ESPY Award

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This article is about the sports award. For other uses, see Espy (disambiguation).
ESPY Award
ESPY Award (The Espys) logo.svg
Awarded for Excellence in sports performance and achievements
Country United States
Presented by ESPN
First awarded 1993
Official website http://espn.go.com/espys/

An ESPY Award (short for Excellence in Sports Performance Yearly Award) is an accolade presented by the American cable television network ESPN to recognize individual and team athletic achievement and other sports-related performance during the calendar year preceding a given annual ceremony. The first ESPYs were awarded in 1993. Because of the ceremony's rescheduling prior to the 2002 iteration thereof, awards presented in 2002 were for achievement and performances during the seventeen-plus previous months. As the similarly styled Grammy (for music), Emmy (for television), Academy Award (for film), and Tony (for theatre), the ESPYs are hosted by a contemporary celebrity; the style, though, is more relaxed, light, and self-referential than that of many other awards shows, with comedic sketches usually included.

From their inception to 2004, ESPY Award winners were chosen only through voting by fans. Since 2004, sportswriters, broadcasters, sports executives, and sportspersons, collectively experts; or ESPN personalities also vote. Award winners have been selected thereafter exclusively through online fan balloting conducted from amongst candidates selected by the ESPY Select Nominating Committee.

Charitable role[edit]

A portion of the proceeds from sales of tickets to the event devolves on the V Foundation, a charity established by collegiate basketball coach and television commentator Jim Valvano to promote cancer research. Valvano announced the creation of the charitable foundation during his acceptance of the Arthur Ashe Courage Award during the inaugural ESPY telecast on March 3, 1993, fifty-five days before Valvano's death from metastatic adenocarcinoma.

Design[edit]

The ESPY Award statuette was designed and created by sculptor, Lawrence Nowlan.[1]

Ceremonies[edit]

Timing[edit]

Between 1993 and 2001, the ceremony was held each year in either February or March and was broadcast recorded on ESPN.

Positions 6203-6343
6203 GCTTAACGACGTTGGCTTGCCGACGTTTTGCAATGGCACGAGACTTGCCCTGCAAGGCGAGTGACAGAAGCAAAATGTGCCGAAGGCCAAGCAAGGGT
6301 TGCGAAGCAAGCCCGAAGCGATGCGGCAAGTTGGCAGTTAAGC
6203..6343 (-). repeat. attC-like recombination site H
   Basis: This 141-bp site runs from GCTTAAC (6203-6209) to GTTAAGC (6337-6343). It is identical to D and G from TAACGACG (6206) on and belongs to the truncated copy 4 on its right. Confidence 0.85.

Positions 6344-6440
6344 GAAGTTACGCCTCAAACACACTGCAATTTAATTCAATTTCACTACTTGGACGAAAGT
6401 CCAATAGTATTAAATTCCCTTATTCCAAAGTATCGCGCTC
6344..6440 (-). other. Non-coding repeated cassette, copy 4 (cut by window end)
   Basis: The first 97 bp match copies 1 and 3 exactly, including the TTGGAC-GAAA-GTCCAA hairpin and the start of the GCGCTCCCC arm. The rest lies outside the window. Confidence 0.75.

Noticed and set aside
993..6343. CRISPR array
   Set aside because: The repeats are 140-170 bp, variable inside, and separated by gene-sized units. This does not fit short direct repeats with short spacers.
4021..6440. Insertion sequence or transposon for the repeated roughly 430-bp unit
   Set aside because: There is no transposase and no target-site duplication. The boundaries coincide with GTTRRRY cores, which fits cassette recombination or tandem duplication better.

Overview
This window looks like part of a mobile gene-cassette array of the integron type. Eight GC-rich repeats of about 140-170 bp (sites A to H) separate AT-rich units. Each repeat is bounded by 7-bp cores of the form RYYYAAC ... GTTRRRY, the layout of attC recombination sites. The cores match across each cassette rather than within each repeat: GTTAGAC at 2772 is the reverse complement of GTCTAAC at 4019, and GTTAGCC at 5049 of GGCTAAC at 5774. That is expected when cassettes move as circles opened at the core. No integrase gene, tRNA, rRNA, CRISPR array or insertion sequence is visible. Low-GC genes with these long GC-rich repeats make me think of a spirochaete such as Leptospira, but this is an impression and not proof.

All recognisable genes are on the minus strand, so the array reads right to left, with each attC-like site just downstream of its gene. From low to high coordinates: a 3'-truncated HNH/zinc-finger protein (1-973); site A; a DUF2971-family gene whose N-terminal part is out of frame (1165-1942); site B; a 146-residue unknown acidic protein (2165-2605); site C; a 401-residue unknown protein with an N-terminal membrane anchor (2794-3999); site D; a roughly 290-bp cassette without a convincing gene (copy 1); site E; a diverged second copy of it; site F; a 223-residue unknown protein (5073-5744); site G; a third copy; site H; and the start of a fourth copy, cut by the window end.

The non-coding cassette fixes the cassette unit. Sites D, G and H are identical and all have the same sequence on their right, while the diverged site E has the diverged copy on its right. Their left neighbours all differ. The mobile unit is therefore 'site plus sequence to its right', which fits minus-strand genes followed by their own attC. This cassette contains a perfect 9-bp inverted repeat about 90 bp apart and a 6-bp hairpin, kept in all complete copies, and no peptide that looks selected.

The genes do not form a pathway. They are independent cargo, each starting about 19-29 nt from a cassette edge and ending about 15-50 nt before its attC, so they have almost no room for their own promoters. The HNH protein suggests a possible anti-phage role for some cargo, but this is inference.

Since 2002, the ceremony has been conducted on the Wednesday in July following the Major League Baseball (MLB) All-Star Game; as it marks the only day of the year that none of the major North American professional leagues have games scheduled for that day—the National Basketball Association, National Football League, and National Hockey League are not in-season (though the NBA does have its exhibition NBA Summer League going on and NFL teams are getting ready for training camp), and MLB does not contest games on the day following its all-star game—major sports figures are available to attend. The show is aired on the subsequent Sunday four days later, although the results are announced on ESPN.com and thereafter across media outlets immediately after taping is complete. For the first time since 2003 the ESPY Awards were televised live on ESPN, July 14, 2010.[2]

Location[edit]

The first seven editions of the ESPYs were held in New York City—in 1993 and 1994 at Madison Square Garden and from 1995 through 1999, at Radio City Music Hall. The awards relocated to Las Vegas, Nevada, for two years beginning in 2000, and ultimately settled at the Kodak Theatre in Hollywood, California. In 2006, it was announced that the awards would move in 2008 to the Nokia Theatre, to be situated as the West Coast headquarters of ESPN at LA Live, adjacent to the Staples Center in Los Angeles, California.

Hosts[edit]

The ceremonies have been hosted variously by comedians, television and film actors, and sportspeople. American film actor Samuel L. Jackson is the only individual to have hosted four times (in 1999, 2001, 2002, and 2009); American comedian Dennis Miller, American film actor and singer Jamie Foxx, and actor and comedian Seth Meyers are the only others to have hosted the awards ceremonies more than once.

Year-by-year[edit]

Date Iteration Venue Host
July 16, 2014 22nd Nokia Theatre, Los Angeles Canadian rapper Drake
July 17, 2013 21st American actor Jon Hamm
July 11, 2012 20th American actor and comedian Rob Riggle
July 13, 2011 19th American actor and comedian Seth Meyers
July 14, 2010 18th
July 19, 2009 17th American actor Samuel L. Jackson
July 20, 2008 16th American pop singer Justin Timberlake
July 11, 2007 15th Kodak Theatre, Los Angeles American basketball player LeBron James & American comedian and talk show host Jimmy Kimmel